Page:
Gender balancing the scales - Eva MacInnes

Rising to the challenge is, in a nutshell, how I’d describe my journey from a graduate fresh from studying civil engineering, to vice president of leading international engineering consulting group – COWI.

Eva MacInnes, VP at COWI UK

Like many of my female peers who graduated in the early 2000s, I was one of just a few women in the industry at the time. Working in a male dominated sector quickly became my normal, but it wasn’t without its trials. Rather than allow myself to be limited by the lack of representation, I used the challenges I encountered to motivate me to succeed and demonstrate my worth in whatever project or role I found myself in.

In particular, working on a construction site helped to shape the resilience and drive that I have today; I learned early on how to face challenges with conviction and to gain the respect I deserved as an engineer. Fortunately, gender-related challenges are far fewer today, although the industry must remain vigilant in ensuring inclusivity.

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At the beginning of my career, I focused on gaining experience across a range of roles and responsibilities and enjoyed the breadth of learning that came with undertaking highly varied tasks. It was through exploring different facets of civil engineering that I found a deep interest in the field of geotechnics. Understanding how the ground below impacts the structures above intrigues me as do the technical challenges posed by the highly varied ground conditions that we build upon. It was at COWI that I was able to explore geotechnics in great detail and also where I built up my project management expertise through delivering multi-disciplinary projects.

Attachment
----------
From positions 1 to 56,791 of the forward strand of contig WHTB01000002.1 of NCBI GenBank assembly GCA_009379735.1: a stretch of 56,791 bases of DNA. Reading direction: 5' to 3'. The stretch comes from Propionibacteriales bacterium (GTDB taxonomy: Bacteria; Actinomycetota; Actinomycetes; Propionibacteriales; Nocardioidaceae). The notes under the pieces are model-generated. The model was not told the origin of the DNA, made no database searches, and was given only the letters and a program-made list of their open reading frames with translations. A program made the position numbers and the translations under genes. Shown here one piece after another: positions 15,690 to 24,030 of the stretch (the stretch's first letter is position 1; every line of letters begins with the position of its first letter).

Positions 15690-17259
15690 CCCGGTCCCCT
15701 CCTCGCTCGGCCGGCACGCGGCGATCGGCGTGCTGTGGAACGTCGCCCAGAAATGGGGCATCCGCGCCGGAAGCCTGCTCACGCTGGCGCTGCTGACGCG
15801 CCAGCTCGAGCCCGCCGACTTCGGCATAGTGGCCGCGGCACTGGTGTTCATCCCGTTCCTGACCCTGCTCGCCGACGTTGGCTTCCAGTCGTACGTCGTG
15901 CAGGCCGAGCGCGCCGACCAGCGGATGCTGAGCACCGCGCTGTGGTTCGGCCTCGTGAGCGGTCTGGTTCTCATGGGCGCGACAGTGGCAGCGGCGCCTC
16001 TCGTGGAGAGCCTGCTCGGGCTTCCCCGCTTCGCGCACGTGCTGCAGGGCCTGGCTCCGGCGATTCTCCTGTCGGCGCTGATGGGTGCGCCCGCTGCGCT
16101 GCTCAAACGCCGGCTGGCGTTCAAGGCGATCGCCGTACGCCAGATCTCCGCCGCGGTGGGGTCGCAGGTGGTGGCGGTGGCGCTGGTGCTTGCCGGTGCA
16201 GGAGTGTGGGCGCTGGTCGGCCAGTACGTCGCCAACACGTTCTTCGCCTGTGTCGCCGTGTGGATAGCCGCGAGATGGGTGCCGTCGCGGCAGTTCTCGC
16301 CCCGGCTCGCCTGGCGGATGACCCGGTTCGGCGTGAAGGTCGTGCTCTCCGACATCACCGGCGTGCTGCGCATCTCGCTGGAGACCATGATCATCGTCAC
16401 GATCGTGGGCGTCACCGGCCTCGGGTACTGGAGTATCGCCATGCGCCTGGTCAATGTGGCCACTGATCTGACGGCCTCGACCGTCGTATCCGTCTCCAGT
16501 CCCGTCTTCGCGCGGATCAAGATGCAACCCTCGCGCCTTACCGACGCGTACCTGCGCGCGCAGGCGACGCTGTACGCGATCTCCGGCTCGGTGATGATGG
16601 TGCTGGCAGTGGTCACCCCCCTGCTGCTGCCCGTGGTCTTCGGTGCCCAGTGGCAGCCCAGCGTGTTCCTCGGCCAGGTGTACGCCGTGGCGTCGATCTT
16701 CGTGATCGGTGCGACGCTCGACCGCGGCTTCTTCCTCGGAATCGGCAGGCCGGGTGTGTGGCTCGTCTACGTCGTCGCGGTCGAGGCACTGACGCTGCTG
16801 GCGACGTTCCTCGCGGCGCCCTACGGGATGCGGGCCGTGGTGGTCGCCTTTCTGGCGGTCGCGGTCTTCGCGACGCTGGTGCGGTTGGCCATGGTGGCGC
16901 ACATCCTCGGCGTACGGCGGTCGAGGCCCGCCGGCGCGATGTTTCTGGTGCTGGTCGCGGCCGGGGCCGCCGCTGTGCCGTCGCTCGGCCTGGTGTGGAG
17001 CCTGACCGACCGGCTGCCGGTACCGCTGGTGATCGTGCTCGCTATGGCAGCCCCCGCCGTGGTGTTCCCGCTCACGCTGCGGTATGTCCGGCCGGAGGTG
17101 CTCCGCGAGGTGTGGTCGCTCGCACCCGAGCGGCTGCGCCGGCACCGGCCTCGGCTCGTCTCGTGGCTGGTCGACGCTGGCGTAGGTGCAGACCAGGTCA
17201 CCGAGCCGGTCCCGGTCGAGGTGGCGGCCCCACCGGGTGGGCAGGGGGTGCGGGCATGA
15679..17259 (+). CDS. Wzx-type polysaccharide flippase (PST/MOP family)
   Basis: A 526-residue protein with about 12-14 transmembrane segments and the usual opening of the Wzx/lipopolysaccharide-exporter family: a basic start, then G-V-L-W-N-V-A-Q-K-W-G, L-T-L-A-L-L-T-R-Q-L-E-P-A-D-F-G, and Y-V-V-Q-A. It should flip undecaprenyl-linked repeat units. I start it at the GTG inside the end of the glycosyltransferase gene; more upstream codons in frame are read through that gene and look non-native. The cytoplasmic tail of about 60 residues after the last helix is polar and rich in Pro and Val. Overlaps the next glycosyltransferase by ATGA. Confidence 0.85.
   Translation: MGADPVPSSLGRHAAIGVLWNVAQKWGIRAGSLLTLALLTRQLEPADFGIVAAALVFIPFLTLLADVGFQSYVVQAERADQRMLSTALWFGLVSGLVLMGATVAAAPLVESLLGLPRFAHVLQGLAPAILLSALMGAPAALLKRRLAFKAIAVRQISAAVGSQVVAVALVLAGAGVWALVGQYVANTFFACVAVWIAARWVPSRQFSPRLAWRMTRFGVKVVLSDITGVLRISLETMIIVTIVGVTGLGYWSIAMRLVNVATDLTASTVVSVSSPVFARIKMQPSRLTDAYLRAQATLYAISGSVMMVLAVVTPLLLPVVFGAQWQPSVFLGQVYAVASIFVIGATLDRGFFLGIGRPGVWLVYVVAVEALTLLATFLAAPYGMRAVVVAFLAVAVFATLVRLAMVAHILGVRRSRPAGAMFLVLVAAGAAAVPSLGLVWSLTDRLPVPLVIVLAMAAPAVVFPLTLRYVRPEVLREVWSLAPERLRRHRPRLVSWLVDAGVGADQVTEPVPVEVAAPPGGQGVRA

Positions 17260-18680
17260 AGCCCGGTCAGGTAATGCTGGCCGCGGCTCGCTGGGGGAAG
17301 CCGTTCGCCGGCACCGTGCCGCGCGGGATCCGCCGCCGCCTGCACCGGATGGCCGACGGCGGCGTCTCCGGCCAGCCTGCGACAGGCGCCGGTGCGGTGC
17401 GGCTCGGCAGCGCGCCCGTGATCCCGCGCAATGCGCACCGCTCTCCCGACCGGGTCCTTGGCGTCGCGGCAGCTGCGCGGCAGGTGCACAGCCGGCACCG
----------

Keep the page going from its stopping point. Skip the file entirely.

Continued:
I took up a leadership position as Regional Director for our Scottish business which ultimately led to an opportunity within the business to take on my current role as Vice President of COWI UK Limited, which forms part of COWI International business.

Throughout my time here, I have learned to embrace change and take on every new challenge that I have faced. In each of the positions I have held, I have been surrounded by truly inspiring and talented engineering teams from whom I have been able to learn. I am motivated by seeing my team develop and improve – I found that being a successful leader is about adapting your leadership style to connect with those around you, while remaining true to oneself. Team management and development, project delivery and client satisfaction are all intrinsically connected to fulfilling the needs of our clients. In the same vein, having a diverse leadership team, including women, contributes to producing the best results for the unique, and highly complex engineering projects that we deliver.

It’s clear that the industry still has work to do to address the gender imbalance, encouraging women into management positions is just one of the ways that we can motivate and inspire the next generation of engineers. Supporting a good work life balance, ensuring employees feel valued, providing learning opportunities and championing strong support networks are all key to ensuring that all engineers – regardless of gender – can rise to the challenges of their roles.

Eva MacInnes, VP at COWI UK

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